Image of sarcophagus from the site
August 23, 2017

Archaeologists unearth 2,000-year-old burial ground in Egypt

Archaeologists have discovered three tombs thought to be at least 2,000 years old at an ancient  burial ground located in the Al-Kamin al-Sahrawi area of Egypt’s Minya province, south of the city of Cairo, the country’s Ministry of State for Antiquities announced earlier this month.

According to Israeli newspaper Haaretz, the tombs have been dated to the Ptolemaic Period, an era which began following the invasion of Macedonian King Alexander the Great in 333 BC and the appointment of his general Ptolemy as “satrap” or ruler after his death in 305 BC. This period lasted until Egypt was conquered by the Roman empire in the year 30 BC.

The tombs contained a collection of different sarcophagi as well as several clay fragments, and were part of a major necropolis believed to have been used over multiple generations, according to BBC News. One of the tombs, which archaeologists were able to reach through a shaft carved in rock, contained four stone coffins sculpted to depict a human face, they added.

Those sarcophagi contained two men and two women, and another part of the tomb was found to contain six burial holes, including one designed to serve as the resting place for a small child, the media outlets noted. The presence of women and children suggests that the necropolis, which has been home to excavations since 2015, was most likely not a military outpost.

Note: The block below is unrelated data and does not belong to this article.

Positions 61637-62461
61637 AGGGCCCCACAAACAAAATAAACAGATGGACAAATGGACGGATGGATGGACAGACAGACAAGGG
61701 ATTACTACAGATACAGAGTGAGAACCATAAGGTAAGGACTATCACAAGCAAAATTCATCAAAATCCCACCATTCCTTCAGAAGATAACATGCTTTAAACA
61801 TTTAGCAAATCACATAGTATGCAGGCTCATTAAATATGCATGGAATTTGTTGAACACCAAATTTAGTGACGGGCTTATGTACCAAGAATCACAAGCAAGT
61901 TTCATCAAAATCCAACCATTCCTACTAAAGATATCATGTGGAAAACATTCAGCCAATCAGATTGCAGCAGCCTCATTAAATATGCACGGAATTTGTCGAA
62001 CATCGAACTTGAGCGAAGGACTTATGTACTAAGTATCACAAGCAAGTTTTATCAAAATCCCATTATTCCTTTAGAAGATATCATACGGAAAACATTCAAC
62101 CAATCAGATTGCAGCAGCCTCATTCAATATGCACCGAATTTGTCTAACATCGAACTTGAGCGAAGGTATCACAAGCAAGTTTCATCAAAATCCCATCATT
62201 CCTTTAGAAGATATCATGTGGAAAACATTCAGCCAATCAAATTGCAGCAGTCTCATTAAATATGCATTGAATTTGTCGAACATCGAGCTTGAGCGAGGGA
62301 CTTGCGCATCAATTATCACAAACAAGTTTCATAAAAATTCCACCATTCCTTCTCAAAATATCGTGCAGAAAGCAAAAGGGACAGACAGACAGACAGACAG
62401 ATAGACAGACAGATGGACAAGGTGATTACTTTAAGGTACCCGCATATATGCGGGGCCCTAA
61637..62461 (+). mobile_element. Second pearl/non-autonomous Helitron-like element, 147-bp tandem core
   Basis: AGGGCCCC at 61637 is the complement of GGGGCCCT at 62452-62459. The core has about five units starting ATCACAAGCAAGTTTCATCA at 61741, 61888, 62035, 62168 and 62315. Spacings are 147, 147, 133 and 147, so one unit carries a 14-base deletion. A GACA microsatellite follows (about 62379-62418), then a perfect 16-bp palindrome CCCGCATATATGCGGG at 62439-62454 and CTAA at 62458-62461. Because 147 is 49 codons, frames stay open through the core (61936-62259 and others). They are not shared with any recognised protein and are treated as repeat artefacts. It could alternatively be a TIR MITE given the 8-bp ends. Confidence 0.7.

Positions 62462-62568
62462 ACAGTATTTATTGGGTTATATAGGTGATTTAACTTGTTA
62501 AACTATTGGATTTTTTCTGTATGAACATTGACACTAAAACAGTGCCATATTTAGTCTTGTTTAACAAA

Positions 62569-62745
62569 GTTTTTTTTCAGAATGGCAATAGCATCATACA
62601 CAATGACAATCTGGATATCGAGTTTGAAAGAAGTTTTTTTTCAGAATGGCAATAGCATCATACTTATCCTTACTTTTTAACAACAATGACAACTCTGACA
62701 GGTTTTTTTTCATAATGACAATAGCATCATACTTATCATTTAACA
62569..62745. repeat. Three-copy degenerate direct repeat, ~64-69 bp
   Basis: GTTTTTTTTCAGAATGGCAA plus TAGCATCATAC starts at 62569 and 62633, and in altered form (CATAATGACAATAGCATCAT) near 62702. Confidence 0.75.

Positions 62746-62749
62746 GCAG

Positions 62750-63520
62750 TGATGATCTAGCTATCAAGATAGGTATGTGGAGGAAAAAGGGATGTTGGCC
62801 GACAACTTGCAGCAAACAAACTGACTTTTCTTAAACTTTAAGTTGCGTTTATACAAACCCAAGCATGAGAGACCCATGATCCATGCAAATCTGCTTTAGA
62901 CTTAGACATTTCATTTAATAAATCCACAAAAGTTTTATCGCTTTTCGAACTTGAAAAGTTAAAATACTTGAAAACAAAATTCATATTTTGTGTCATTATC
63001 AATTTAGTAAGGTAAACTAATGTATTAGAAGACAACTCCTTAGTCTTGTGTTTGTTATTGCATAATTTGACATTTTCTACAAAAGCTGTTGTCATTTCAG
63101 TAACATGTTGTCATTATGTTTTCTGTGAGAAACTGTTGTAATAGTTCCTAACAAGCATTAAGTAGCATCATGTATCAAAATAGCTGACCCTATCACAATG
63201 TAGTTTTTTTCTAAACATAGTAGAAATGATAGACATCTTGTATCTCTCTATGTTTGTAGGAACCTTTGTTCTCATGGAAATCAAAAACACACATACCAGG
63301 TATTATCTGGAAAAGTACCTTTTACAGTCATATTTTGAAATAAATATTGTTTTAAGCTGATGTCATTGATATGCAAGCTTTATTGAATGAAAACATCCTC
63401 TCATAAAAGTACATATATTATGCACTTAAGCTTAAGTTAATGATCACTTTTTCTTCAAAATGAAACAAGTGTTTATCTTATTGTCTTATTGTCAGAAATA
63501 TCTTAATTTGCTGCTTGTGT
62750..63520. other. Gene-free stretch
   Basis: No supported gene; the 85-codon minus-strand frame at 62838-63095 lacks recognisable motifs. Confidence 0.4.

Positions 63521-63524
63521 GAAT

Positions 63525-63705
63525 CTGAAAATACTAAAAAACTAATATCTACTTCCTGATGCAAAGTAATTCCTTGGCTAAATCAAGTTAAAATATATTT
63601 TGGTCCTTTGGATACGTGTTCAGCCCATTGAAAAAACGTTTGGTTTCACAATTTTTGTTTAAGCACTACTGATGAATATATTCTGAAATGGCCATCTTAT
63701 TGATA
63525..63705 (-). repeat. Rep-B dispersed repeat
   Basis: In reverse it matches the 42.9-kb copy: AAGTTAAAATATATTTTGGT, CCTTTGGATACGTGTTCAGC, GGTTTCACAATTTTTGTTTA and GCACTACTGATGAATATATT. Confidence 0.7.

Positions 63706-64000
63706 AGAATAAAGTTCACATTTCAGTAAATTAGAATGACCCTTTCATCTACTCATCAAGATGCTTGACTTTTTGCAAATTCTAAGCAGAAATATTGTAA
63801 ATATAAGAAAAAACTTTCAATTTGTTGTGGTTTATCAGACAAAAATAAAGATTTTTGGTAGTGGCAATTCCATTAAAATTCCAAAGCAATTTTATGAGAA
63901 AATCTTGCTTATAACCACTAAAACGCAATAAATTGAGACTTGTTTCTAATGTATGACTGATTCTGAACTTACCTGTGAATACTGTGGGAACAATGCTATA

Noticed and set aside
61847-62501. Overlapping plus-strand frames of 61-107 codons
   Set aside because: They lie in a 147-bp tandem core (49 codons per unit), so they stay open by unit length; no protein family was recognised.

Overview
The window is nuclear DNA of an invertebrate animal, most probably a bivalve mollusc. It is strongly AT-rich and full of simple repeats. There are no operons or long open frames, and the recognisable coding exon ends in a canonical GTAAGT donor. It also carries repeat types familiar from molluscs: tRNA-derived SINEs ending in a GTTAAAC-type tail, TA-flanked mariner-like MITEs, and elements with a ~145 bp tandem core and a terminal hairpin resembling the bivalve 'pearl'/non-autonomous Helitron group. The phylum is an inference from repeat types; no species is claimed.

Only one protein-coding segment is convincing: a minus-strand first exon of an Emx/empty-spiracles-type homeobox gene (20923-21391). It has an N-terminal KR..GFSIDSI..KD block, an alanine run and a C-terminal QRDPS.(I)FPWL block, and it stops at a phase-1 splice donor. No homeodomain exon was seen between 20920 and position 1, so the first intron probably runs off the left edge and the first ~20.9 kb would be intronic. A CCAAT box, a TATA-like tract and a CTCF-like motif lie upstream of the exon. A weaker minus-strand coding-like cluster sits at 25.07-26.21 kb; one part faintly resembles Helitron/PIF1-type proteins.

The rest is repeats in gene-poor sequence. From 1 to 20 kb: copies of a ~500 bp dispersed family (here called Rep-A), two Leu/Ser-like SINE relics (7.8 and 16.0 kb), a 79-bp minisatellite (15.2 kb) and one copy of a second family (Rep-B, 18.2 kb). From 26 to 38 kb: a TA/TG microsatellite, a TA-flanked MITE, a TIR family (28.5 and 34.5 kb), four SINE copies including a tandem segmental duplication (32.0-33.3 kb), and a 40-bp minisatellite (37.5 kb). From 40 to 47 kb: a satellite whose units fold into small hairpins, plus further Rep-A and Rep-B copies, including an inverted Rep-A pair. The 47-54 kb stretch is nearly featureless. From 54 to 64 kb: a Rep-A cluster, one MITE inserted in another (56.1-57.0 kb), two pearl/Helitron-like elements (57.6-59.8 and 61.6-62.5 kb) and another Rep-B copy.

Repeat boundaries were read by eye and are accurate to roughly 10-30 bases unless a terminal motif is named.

Find includes rare artifacts from Egypt’s 27th Dynasty

A total of three tombs were discovered, according to Live Science. The first contained four stone coffins and nine burial holes. The second features a pair of burial chambers with two sarcophagi, six burial holes (including the one designed for a child) and the remains of a wooden coffin.

The third is currently being excavated, the antiquities ministry said in a statement.

In addition to several bones belonging to men, women and children, the archaeologists were also able to find clay fragments at the site. Those fragments, which date to between the 27th Dynasty (founded in 525 BC) and the Greco-Roman era (which started in 332 BC and lasted until the 4th Century), further indicate that the site was a cemetery, not a military base as previously thought.

“I don’t recall that there's been any recently discovered [tombs] from the 27th dynasty in Egypt. So that makes it pretty exciting,” University of Arizona associate professor of anthropology and dendrochronology Pearce Paul Creasman, who was not part of the research, told Live Science.

The presence of women and children at the site suggests “that this is a place that people kept returning to over time,” Creasman said. “They know there are at least three tombs in this area and in between those, it sounds like there are almost 40 total burial spots that they know of. And it's likely to increase” because work at the site is still ongoing, he added. “That's exciting.”

-----

Image credit: AFP